David Robertson – conductor, artist, thinker, and American musical visionary – occupies some of the most prominent platforms on the international music scene. A highly sought-after podium figure in the worlds of opera, orchestral music, and new music, Robertson is celebrated worldwide as a champion of contemporary composers, an ingenious and adventurous programmer, and a masterful communicator whose passionate advocacy for the art form is widely recognized. A consummate and deeply collaborative musician, Robertson is hailed for his intensely committed music making.
Robertson has served in numerous artistic leadership positions,
such as Chief Conductor and Artistic Director of the Sydney Symphony
Orchestra (2014-19), and a transformative 13-year tenure as Music Director
of the St. Louis Symphony Orchestra (2005-18). With St. Louis, he solidified
its status as among the nation’s most innovative ensembles, establishing
fruitful relationships with a spectrum of artists, and garnering a 2014
Grammy Award for the Nonesuch release of John Adams’ City
Noir, in addition to numerous other recordings, such as Wynton Marsalis’s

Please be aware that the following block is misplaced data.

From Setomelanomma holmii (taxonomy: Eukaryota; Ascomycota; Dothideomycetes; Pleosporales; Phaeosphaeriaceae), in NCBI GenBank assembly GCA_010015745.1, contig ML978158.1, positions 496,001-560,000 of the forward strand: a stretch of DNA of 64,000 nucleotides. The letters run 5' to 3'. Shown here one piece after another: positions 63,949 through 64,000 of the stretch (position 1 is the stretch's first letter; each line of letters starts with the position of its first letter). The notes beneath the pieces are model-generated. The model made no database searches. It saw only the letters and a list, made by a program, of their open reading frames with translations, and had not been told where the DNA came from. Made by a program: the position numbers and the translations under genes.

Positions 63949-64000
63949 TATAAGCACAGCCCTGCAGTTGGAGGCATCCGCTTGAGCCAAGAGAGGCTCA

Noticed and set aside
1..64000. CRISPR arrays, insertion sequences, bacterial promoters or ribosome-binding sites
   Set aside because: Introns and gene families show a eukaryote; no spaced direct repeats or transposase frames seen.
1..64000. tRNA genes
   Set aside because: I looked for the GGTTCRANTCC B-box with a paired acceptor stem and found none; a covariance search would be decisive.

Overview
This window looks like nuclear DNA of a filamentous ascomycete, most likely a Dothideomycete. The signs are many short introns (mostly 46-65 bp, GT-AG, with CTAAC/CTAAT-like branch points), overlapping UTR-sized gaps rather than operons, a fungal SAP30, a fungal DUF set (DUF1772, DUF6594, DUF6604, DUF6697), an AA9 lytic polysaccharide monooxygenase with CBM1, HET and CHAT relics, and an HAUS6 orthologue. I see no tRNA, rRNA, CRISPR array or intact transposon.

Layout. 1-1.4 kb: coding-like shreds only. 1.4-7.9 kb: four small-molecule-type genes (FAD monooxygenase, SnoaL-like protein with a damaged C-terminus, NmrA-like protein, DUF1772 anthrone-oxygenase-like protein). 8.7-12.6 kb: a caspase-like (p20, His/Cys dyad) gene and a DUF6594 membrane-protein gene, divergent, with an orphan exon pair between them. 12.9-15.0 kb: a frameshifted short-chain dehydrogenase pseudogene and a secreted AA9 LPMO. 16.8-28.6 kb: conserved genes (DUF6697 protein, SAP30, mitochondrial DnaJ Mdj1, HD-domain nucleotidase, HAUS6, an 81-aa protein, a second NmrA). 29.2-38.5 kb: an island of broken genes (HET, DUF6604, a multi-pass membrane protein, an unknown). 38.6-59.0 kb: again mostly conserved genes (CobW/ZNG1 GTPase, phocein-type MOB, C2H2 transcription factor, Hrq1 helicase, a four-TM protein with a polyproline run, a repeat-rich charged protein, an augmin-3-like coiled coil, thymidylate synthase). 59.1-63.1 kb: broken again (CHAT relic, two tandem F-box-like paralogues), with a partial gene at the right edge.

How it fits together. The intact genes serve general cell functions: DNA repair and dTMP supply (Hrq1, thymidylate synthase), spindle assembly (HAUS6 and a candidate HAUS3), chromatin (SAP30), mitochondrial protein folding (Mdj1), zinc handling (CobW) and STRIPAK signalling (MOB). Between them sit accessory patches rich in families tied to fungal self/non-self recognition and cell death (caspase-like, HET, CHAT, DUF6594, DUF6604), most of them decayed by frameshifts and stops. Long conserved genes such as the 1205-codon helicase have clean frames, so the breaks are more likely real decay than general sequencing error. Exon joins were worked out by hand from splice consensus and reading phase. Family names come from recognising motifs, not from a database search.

Swing Symphony, with the Jazz at Lincoln Center Orchestra,
on Blue Engine Records, and Mozart Piano Concertos, No. 17 in
G Major K.453 and No. 24 in C Minor K.491, with Orli Shaham
(sister of Gil), on Canary Classics. Earlier artistic leadership positions
include at the Orchestre National de Lyon (2000-04); Music Director of
the Ensemble InterContemporain (1992-2000); and Principal Guest Conductor
at the BBC Symphony Orchestra (2005-12).
David Robertson holds a rich and eduring collaboration with the New York Philharmonic, and in the Americas conducts many noted ensembles, including the Chicago, Cincinnati, Pittsburgh, National, Houston, Dallas, Montréal and Sao Paulo Symphony Orchestras. Robertson has served as a Perspectives Artist at Carnegie Hall, where he has also conducted, among others, The Met Orchestra, the Lucerne Festival Orchestra, and the St. Louis Symphony Orchestra. He appears regularly with the Royal Concertgebouw Orchestra, Czech Philharmonic, Bayerischen Rundfunk, Netherlands Radio Philharmonic Orchestra, Staatskapelle Dresden, and other major European and international orchestras and festivals, ranging from the BBC Proms, to Musica Viva in Munich, to the New Japan Philharmonic and Beijing’s NCPA Orchestra.
With the Metropolitan Opera, Robertson continues to build upon his
deep conducting relationship, which includes James Robinson’s 2019-20
season opening premier production of Porgy and Bess, and the premier
of Phelim McDermott’s celebrated 2018 production of Così fan
tutte, set in Coney Island. Since his 1996 Met Opera debut, The
Makropulos Case, he has conducted the Met premier of John Adams’ The
Death of Klinghoffer (2014); the 2016 revival of Janáček’s Jenůfa,
then its first Met performances in nearly a decade; the premiere production
of Nico Muhly’s Two Boys (2013); Mozart’s Le Nozze di
Figaro; and Britten’s Billy Budd. Robertson conducts